DML (Insert,Delete,Update and Load) operations on SAP IQ tables can cause index fragmentation and row fragmentation. The data fragmentation reduce the capacity and performance in SAP IQ. SAP IQ database administrators might expect to have to rebuild IQ indexes occasionally to improve the performance and increase the capacity. The purpose of this content is to explain the differences between the index and row fragmentation.
There are two different internal data fragmentations in SAP IQ: index fragmentation and row fragmentation. Stored procedure sp_iqindexfragmentation can be used to check for the the index fragmentation. Stored procedure sp_iqrowdensity can be used to report the row fragmentation. Store procedure sp_iqrebuiltindex can be used to rebuild the indexes and reduce the fragmentation.
Internal index fragmentation occures when index pages are not being used to their maximum volumn.
SAP IQ indexes are generally self-reorganizing and seldom need to be rebuilt. However for HG and WD indexes, their internal data structure B-tree and G-Array pages can end up with unused slots as a result of deletes or incremental inserts with keys having new distinct values. Unused slots are always zeroed to help with compression.For those indexes (HNG, LF, CMP, DATE, TIME, DTTM) that uses the bitmap as internal structure usually will not regain any appreciable amount of space if rebuilt. FP, HG, and WD indexes may benefit from index rebuilding.
This system stored procedure reports information about the amount of empty space within the btrees, garrays and bitmaps in all non-FP IQ indexes.
The report shows how full the types of pages are in an index, in ten percentage ranges. The B-Tree and G-Array page percentages can help in making a decision about rebuilding an index. If most of the btree or garray pages are in the highest ranges such as "91 -- 100%", rebuilding the index will not be useful. If most are in the lowest ranges such as "0 -- 10%" and "11 -- 20%", then rebuilding may yield improvements in storage compression. However, rebuilding an HG index could take substantial time so that must be weighed against any potential space recovery in deciding whether or not to rebuild an index.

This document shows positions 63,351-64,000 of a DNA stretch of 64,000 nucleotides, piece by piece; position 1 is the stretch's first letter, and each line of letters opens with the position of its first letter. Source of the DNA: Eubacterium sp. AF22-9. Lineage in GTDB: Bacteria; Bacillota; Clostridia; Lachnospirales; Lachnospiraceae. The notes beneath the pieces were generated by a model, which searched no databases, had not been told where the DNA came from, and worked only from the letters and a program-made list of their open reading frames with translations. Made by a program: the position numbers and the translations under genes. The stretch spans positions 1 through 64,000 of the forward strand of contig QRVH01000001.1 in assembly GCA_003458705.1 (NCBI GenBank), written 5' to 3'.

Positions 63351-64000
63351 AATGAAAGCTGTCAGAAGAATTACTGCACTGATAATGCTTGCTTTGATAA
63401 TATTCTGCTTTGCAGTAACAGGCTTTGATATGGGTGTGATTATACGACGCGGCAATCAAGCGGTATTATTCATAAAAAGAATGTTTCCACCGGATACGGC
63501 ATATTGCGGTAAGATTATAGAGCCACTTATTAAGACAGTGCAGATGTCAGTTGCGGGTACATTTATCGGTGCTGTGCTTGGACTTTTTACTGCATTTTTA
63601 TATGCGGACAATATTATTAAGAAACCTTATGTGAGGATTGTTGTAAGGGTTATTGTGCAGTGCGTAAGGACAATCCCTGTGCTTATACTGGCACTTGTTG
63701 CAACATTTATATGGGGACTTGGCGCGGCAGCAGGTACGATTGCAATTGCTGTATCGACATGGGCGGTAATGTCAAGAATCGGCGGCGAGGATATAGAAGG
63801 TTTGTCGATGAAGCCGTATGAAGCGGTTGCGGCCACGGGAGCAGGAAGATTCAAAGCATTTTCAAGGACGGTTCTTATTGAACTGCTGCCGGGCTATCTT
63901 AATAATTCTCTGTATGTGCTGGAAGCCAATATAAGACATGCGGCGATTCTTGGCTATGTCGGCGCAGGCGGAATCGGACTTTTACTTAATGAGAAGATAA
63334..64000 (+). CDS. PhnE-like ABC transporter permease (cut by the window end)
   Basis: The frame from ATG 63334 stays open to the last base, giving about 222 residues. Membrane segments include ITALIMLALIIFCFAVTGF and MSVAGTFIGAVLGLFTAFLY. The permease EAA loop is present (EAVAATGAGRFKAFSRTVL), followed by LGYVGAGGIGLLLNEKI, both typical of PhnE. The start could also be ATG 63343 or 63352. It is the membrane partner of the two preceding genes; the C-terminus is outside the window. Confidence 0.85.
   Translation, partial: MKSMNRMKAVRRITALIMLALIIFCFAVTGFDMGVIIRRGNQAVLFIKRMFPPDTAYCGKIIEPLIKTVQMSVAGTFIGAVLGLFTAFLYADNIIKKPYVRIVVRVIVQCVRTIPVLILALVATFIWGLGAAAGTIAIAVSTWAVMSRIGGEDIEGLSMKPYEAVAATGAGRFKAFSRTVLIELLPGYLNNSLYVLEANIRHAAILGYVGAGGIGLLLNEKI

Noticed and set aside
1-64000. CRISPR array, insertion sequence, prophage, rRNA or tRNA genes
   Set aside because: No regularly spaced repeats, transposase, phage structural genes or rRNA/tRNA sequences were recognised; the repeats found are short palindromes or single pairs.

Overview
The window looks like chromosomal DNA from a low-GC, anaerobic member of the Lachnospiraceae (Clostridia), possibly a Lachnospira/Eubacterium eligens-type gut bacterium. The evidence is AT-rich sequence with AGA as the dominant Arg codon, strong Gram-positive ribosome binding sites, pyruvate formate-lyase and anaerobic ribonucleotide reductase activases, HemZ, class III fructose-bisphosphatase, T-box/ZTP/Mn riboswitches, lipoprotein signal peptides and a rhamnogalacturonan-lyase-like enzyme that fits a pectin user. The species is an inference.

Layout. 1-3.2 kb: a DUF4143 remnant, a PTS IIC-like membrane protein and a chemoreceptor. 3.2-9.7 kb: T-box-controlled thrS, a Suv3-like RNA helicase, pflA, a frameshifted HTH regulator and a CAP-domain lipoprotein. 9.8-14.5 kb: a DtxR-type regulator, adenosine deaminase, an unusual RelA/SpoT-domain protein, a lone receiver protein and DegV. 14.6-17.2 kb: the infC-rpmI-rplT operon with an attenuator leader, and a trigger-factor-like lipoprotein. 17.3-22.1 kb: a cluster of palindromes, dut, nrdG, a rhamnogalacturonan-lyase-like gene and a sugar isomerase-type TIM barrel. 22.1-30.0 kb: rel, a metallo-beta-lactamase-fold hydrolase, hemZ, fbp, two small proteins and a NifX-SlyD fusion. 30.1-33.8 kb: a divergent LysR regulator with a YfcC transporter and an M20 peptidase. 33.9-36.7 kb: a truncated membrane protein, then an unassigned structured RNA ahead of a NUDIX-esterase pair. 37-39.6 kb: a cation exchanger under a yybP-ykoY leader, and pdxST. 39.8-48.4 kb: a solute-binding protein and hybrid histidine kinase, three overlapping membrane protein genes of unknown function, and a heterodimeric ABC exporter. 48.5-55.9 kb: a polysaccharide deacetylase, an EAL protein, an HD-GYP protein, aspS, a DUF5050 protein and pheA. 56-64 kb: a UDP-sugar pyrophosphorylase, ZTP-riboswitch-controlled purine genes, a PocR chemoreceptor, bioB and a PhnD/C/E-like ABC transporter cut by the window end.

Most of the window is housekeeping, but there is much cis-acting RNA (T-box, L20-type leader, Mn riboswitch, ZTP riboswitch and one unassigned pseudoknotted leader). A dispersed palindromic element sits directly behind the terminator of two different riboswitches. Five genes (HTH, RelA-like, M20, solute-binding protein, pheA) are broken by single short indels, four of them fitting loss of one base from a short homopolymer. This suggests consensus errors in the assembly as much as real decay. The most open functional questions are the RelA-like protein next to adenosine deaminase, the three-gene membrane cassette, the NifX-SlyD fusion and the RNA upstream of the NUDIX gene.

When reading the sp_iqindexfragmentation report:
- garray pages apply to HG and WD indexes
- btree pages apply to DATE, DTTM, HG, and WD indexes
- bitmap pages apply to HNG, LF, CMP, DATE, TIME, DTTM, HG, and WD indexes.
The output for G-array and B-tree pages will never reflect 100% packing, This is intentional, to leave room on btree pages to handle new keys that may be added. This increase the performance in load, insert, and update. When an HG index is rebuilt, btree pages will be at most 50% packed.
The ranges for page percentages may not change significantly comparing the output of sp_iqindexfragmentation before and after using sp_iqrebuildindex to rebuild an HG or WD index. In general, rebuilding an HG or WD index using sp_iqindexfragmentation is likely to yield productive results only if most B-tree or G-array pages of an index are shown to be in the lowest Fill Percent ranges. As previously noted, other types of IQ indexes will not benefit from rebuilding index.
Row fragmentation occurs when rows are deleted. SAP IQ only free the page when all rows are deleted from the page.
This system stored procedure reports information about the internal row fragmentation for a table at the FP index level.
It reports density as a number between 0 and 1 representing the ratio of the minimum number of pages required by an index for existing table rows to the number of pages actually used by the index. The density is not intended to be an indication of the number of disk pages that could be reclaimed should an FP index be recreated or reorganized in some way.
A default flat-style FP index will not change its density if rebuilt. Thinking about it like an array where not every slot in the array is occupied, rebuilding the index will not change the structure of the array -- that is, it will not eliminate unused slots -- so the calculated density must remain the same.
If the cardinality of values in the index becomes much different than anticipated when the index was first created, rebuilding the index using the sp_iqrebuildindex command may alter the storage of index values.
The system stored procedure sp_iqrebuildindex allows you to recreate indexes with a different IQ UNIQUE value, which also may result in altering its storage. If a substantial number of rows have been deleted in a column, rebuilding FP index may improve compression of FP index data pages. If no rows have been deleted, rebuilding such an FP index with the same IQ UNIQUE value will likely not accomplish any change.
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